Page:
Bicol inflation: Peñafrancia devotees feel price squeeze
NAGA CITY—Forget the mouth-watering “caldereta” (beef stew), “pata tim” (stewed pig knuckles) and “menudo” (pork dish).
The hordes of guests descending on this city for the colorful Peñafrancia Festival won’t be enjoying the usual gastronomic feast in some homes this time, no thanks to the 9-percent inflation rate in Bicol in August.
Soaring prices of basic goods have forced some residents to scrimp, plan a modest celebration, or skip the tradition of feasting altogether.
Raquel Obias said her family had decided not to prepare food for guests this year as Naga and the rest of Bicol reeled from the rising prices of meat, rice and other commodities.
“We would always prepare food during the fiesta, all meat recipes such as caldereta, patatim and menudo, but that would be impractical to do now because of [the high prices],” said Obias, 27. “I could not believe the prices at the grocery stores today.”
“My family would always bond over food and it’s hard that we have to adjust. It’s quite frustrating that something as basic as food is very difficult to have nowadays,” she added.
Last week, the government announced a nationwide inflation rate of 6.4 percent year-on-year, but Bicol recorded the highest at 9 percent.
Albay Rep. Joey Salceda, however, disagreed with the statement of the National Economic and Development Authority (Neda) that the region’s inflation rate should not be a cause for alarm.
“The 9-percent inflation rate is a cause for alarm since it is the highest in the country, and Bicol is the fourth poorest region in the Philippines,” Salceda said in a Facebook post.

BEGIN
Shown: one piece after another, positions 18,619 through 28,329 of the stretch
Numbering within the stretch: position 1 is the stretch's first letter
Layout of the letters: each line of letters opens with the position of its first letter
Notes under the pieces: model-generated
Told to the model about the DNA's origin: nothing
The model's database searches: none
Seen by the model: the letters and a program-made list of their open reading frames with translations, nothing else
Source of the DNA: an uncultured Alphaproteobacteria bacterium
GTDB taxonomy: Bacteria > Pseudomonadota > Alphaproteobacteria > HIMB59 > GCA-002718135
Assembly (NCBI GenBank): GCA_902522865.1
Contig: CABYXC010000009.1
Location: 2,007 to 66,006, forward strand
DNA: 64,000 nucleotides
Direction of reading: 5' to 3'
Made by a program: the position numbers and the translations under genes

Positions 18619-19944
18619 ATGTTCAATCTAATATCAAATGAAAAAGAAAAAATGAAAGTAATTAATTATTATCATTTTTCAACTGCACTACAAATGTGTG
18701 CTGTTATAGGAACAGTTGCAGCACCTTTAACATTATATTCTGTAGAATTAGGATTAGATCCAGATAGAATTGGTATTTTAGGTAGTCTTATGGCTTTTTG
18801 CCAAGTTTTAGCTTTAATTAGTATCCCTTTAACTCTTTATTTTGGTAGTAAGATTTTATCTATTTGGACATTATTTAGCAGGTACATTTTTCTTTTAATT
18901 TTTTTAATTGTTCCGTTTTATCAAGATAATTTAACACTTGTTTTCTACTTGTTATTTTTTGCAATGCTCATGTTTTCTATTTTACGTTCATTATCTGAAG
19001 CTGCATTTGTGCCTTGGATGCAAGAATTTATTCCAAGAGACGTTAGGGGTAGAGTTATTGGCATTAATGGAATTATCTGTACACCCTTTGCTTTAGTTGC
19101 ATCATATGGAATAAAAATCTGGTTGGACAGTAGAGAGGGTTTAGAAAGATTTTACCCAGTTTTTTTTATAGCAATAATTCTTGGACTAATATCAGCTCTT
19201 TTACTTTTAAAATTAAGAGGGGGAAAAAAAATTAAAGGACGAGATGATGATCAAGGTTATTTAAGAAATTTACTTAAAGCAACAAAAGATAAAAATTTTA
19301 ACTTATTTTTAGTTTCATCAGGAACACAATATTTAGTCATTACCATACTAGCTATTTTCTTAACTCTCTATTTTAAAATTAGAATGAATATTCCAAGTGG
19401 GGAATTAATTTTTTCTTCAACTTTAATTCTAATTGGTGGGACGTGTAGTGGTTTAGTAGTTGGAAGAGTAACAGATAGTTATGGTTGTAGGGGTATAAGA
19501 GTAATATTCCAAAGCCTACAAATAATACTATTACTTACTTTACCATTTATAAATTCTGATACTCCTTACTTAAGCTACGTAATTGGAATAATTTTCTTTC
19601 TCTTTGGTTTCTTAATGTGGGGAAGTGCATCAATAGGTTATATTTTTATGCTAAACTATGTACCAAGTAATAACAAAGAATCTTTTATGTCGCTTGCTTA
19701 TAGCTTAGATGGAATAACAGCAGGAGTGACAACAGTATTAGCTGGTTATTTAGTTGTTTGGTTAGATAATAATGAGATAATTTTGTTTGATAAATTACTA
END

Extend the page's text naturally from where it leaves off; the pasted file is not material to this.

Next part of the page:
Thousands of people are pouring into Naga and packing churches to celebrate more than 300 years of devotion to Our Lady of Peñafrancia, Bicol’s miraculous patroness.
The feast began on Sept. 7 and will culminate in a fluvial procession on Naga River on Friday.
Eugene Villaflor’s family is not totally shunning the feast but is cutting down on purchases and preparing only simple dishes.
“Usually, we buy 5 kilos (of meat) per ‘putahe’ (dish), now we are buying only 3 (kilos),” said Villaflor, a government employee.
Monet San Jose, 29, shared the same sentiment. Her family will be serving less food on the table compared to past celebrations.
“What’s important is our faith in God and Ina (the local name for the Bicol patroness, which means mother),” San Jose said. “We will still do our ‘panata’ (devotion) to her but with less food.”
Costly catering services
Caterers have also jacked up the prices of their packages.
“Our prices always depend on market prices, which is why we also raised our prices,” said Jeremy Villaseñor, who runs a catering business.
Neda officials have brushed off Bicolanos’ fears about the impact of inflation, saying that the prices of commodities in the region were still much lower than those in Metro Manila.
Salceda said inflation would be an “existential threat” to development since it would increase the number of poor people and worsen hunger, resulting in malnutrition of youngsters.
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